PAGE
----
The Press Newspaper

Toledo, Ohio & Lake Erie

The Press Newspaper

The Press Newspaper

For more than three decades, Kurt Erichsen, vice president of environmental planning at the Toledo Metropolitan Area Council of Governments, has been coordinating the efforts of public and private entities in implementing environmental programs.

He shares his thoughts about algal problems in the western basin of Lake Erie.

Q. As someone who’s been involved in environmental matters in Northwest Ohio/S.E. Michigan for 31 years, where do you think we’ve made the most progress in addressing stormwater run-off and related problems?

After four weeks of voting, Magee Marsh has been chosen Best Birdwatching Area in USA Today’s 10Best Readers' Choice Travel Award Contest.

Voters were asked to select their favorite from a long list of birdwatching areas. Black Swamp Bird Observatory (BSBO) launched a major social media campaign to remind people to vote every day. “Birders love Magee,” said Kimberly Kaufman, BSBO’s executive director. “We didn’t have to tell them who to vote for, all we had to do was keep reminding them to vote every day.”

Following the defeat of a levy request for additional tax revenues, the Genoa school board will meet Tuesday to discuss the district’s financial situation.

Voters in the Ottawa County school system earlier this month rejected an emergency levy that would have generated an additional $800,000 annually. The unofficial vote tally was 1,351 for, to 1,662 against, according to the county board of elections.

Treasurer Bill Nye said a 5-mill operating levy that was first approved in 1990 expires at the end of next year, making the district’s financial picture a little more complex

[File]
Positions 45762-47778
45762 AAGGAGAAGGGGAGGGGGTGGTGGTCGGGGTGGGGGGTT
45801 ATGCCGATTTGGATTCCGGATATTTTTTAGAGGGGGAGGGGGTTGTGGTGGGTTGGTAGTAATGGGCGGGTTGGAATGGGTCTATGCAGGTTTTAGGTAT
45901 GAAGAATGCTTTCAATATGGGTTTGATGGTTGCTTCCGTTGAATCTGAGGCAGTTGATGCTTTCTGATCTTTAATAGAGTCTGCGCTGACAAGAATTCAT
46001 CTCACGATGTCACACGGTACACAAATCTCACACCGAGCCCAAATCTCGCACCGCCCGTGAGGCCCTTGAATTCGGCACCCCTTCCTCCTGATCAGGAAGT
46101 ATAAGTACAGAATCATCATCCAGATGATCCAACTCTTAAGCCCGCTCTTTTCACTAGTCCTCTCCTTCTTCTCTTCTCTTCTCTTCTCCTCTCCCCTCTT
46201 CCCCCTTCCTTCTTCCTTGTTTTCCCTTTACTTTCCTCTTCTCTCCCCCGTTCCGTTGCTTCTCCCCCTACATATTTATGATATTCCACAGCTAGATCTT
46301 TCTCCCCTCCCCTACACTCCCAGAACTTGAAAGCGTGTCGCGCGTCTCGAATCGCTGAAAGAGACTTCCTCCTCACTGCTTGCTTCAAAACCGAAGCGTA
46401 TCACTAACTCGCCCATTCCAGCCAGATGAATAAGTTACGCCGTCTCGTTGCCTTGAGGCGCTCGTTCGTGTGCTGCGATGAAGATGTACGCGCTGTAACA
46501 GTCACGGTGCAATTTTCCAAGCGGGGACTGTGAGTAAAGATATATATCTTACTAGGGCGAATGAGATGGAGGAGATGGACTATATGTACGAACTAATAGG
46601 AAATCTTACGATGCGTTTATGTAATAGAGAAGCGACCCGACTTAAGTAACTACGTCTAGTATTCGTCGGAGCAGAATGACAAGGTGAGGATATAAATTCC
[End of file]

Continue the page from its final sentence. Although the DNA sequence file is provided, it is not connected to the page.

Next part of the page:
“I’m working on four or five scenarios to present to the board,” he said. “We do have an unofficial cost reduction list that we will most likely be talking about. There are a few options we can look at.”

A five-year forecast of the district’s finances projects it will end this fiscal year on June 30, 2015 with a balance of about $1.3 million. Without additional revenues or reductions in expenditures, the balance drops to about $500,000 by June 2016 and it becomes a deficit of slightly more than $500,000 by June 2017.

After shooting of dog, policy changes coming

The shooting of a dog by an on-duty police officer in the Village of Woodville is prompting village leaders to implement several changes in police department policy, Mayor Richard Harman said Tuesday.

Nearly 50 people attended Monday’s meeting of village council to voice concern over the Nov. 3 shooting of a chocolate Labrador that approached officer Steve Gilkerson who was conducting a traffic stop on U.S. 20.

The dog, named Moses, was shot in the leg the morning of Nov. 3 and has undergone extensive surgery. A review of the shooting cleared officer Gilkerson, the department’s K-9 officer, of violating any departmental policy or Ohio law.

About 50 residents crowded into council chambers in the Village of Woodville Monday night, urging council and the administration to take corrective action to prevent another shooting of a dog by a member of the police department.

Tom Bloom told council that several residents asked him to speak on their behalf and said many in the community were frustrated the initial investigation didn’t include interviews of witnesses at the scene.

“How can you submit a report clearing an officer without getting the facts from those who were there?” he asked. “This clearly shows that there was bias in the investigation. Because of this bias the citizens of this community now have lost faith and credibility in the police department.”

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